Listening to the Pacific
3 August 2022
More than 400 delegates attended the Recognised Seasonal Employer (RSE) conference in Wellington last week, celebrating 15 years of the RSE scheme.
The theme, Voices of the Pacific, recognised the valuable partnership between New Zealand’s horticulture and viticulture industries, the Pacific and the New Zealand Government, and the commitment to work together as one.
Equally, it was an opportunity to consider how we, collectively, can future proof the scheme to ensure everyone benefits positively from the scheme.
Delegates heard from representatives of Pacific nations on how the RSE scheme is of critical importance to their economies, as well as for evolving their own workforces and talent pools. RSE workers provide the means to support their families and communities. They also gain transferrable skills that can be used to establish their own businesses when they return home.
Growers expressed their gratitude to the Pacific RSE workers who have been welcomed into New Zealand over the past year. Not only has the RSE workforce facilitated keeping New Zealanders in skilled, permanent employment, the scheme has kept local businesses operating and ensured that growers could continue to supply New Zealand and the world with fresh fruit and vegetables.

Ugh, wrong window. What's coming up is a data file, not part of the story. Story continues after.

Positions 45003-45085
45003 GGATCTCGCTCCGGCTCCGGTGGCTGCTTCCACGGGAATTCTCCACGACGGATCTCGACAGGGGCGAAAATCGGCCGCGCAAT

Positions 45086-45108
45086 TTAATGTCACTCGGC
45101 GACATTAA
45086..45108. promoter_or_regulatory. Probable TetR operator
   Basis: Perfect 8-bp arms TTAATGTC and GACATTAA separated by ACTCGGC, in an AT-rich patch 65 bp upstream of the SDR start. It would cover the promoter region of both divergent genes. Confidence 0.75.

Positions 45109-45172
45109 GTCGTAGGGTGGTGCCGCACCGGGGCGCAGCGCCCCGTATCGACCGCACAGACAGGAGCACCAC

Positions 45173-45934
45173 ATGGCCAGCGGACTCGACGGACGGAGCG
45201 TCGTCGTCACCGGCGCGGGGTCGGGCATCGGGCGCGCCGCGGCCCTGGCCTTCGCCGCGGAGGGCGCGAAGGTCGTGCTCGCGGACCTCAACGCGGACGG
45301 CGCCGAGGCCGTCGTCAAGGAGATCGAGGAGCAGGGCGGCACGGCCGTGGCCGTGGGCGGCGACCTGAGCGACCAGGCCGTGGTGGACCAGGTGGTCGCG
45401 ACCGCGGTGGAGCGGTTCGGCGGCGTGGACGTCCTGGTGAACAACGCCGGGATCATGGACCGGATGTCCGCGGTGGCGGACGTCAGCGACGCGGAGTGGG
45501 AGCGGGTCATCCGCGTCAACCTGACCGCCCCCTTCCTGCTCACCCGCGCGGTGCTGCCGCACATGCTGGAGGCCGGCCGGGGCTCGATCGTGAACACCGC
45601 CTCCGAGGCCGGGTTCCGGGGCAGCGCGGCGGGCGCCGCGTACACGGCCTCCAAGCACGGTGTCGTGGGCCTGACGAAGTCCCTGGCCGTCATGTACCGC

“The workers are family,” one grower said.
The sentiment across the conference was clear: the RSE scheme is a mutually beneficial and collaborative partnership. However, continued success of the scheme will require further commitment and investment.
How do we continue to finetune the RSE scheme as a world-class labour mobility model that brings certainty to horticulture’s labour needs?
During the conference, the Ministry of Business, Innovation and Employment (MBIE) announced that it will be reviewing the scheme, to ensure the policy that underpins it continues to deliver a win-win model for all.
The pandemic has prompted a reset and has brought industry, government and key RSE stakeholders together, to review the settings and co-design how the scheme will operate in a post-Covid future.
I look forward to being involved in this review with colleagues and growers, to ensure the RSE scheme thrives and develops over the next 15 years. Covid has changed the world and industries like ours must come to terms with those changes. Within this context, there are opportunities, and the RSE scheme is a good example of something that is inherently sound, benefiting all those who are involved.
Let’s leverage the scheme’s advantages and work together to put it on a firm footing for the next 15 years and beyond.